Draft condominium bylaw to be ready in two months

The condominium bylaw which is currently being drafted will be enacted soon, and it will include the right for the buyers to be connected to banks and purchase with an instalment system, said U Min Htein, director general of the Department of Urban and Housing Development (DUHD) under the Ministry of Construction.

“As it’s a necessity for the current situation, we’re doing our best to draft the bylaw speedily.

“I think the bylaw can be published in a month or two. Due to the nature of the work, it will take about a month and a half,” he said.

The condo bylaw is drafted in a way which is conducive to implementation. In order for the draft to be more thoroughly-designed, discussions are made with related officials. This results in some delays in publishing the draft, U Min Htein explained.

The Condominium Law was first drawn up in 2013, under the previous government. Because of the debates and amendments shutting between the two houses of parliament, the law was only able to be enacted after more than three years of its initial proposal.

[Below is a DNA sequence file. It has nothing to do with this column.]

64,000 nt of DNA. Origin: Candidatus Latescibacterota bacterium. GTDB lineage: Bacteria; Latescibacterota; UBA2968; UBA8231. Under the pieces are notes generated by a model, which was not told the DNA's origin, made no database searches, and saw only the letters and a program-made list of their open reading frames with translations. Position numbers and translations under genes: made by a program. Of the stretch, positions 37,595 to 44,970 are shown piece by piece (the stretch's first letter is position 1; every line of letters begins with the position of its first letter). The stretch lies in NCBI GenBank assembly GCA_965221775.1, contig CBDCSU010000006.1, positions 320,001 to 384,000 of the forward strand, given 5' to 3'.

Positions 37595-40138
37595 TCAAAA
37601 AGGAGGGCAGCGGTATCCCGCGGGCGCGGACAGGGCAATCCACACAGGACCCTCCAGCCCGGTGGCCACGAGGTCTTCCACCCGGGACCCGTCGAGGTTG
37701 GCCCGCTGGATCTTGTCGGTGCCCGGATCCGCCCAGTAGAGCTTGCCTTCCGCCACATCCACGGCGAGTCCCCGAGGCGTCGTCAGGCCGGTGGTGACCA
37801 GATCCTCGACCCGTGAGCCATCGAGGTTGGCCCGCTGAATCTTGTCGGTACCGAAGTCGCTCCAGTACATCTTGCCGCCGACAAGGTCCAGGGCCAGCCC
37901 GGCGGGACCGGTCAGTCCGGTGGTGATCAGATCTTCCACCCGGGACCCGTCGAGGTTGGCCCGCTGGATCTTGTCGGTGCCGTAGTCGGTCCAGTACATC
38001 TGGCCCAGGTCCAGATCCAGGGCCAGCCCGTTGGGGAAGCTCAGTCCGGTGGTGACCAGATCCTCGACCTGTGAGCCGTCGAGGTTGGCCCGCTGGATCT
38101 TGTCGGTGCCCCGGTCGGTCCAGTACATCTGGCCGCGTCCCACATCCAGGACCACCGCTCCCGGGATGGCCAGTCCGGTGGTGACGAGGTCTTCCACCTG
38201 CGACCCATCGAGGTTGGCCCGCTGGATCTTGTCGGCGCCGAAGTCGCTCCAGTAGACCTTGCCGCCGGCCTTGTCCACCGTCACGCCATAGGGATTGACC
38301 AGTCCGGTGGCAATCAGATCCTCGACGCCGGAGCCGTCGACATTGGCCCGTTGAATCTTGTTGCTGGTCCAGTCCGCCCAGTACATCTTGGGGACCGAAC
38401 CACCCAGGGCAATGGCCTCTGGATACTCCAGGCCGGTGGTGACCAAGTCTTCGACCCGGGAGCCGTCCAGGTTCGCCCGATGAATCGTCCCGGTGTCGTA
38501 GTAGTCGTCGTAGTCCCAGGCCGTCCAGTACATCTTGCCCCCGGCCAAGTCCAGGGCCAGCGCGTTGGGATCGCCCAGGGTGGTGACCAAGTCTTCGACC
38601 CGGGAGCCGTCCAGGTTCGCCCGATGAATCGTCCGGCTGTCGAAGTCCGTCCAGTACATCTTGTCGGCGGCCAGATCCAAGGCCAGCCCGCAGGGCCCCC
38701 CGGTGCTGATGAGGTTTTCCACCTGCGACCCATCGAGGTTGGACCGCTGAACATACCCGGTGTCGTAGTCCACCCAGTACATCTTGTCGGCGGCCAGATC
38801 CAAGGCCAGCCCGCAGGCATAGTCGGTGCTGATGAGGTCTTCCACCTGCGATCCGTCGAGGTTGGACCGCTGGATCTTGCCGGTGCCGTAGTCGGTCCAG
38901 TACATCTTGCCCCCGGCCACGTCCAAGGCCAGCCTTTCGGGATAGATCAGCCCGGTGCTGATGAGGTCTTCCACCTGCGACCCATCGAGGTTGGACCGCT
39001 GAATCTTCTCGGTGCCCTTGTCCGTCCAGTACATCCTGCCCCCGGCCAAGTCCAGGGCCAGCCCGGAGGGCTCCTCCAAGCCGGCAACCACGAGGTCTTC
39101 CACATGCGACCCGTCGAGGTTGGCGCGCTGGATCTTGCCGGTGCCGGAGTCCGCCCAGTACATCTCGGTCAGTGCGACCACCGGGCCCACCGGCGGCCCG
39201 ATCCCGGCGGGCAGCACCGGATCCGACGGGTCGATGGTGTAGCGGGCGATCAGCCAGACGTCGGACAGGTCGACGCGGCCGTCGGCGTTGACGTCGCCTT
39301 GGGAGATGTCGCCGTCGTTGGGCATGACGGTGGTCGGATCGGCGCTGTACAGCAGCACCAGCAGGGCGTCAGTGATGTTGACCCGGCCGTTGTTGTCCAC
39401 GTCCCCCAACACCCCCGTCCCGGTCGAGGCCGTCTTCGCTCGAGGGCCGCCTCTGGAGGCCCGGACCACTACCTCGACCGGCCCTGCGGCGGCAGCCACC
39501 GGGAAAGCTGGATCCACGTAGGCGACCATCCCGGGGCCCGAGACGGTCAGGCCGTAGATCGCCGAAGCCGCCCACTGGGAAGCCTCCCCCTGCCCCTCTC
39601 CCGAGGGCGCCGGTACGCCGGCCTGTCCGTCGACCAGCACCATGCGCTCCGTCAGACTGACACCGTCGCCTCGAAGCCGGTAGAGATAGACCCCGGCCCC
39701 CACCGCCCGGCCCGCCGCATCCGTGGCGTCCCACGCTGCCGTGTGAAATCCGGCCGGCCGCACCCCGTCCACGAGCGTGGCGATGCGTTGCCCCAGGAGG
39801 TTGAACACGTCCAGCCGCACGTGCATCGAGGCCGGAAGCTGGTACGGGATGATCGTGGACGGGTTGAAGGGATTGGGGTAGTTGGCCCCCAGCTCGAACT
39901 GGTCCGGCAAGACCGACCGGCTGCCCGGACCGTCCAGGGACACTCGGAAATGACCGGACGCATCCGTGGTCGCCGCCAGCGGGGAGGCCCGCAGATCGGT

Although the law was enacted, the authorities have failed to enact the bylaw within one year. Pyidaungsu Hluttaw instructed that a bylaw should be enacted within 90 days following the enactment of a law. Nevertheless, the condo bylaw couldn’t be enacted even after more than one year since the passage of the law per se.

Construction businesses seldom employ an early purchase system before the construction is completed in the current condominium market, so the market is now rather cold, said U Yan Aung, general manager of Asia Construction. The situation has not changed significantly since the enactment of the Condominium Law.

“Even if the bylaw comes out, it wouldn’t help those in need of a place to stay in the country,” said U Yan Aung.

The bylaw is expected to have a considerable impact on construction projects which prioritise foreign buyers, but it will have little impact on projects which target the domestic market, he continued.

“If the bylaw is focused on foreign buyers, then their ownership rights need to be carefully drawn.

“Otherwise, if the prices are extremely high but there are only a few rights, then the foreigners won’t be interested in the supply,” U Yan Aung said.

Source : Myanmar Times

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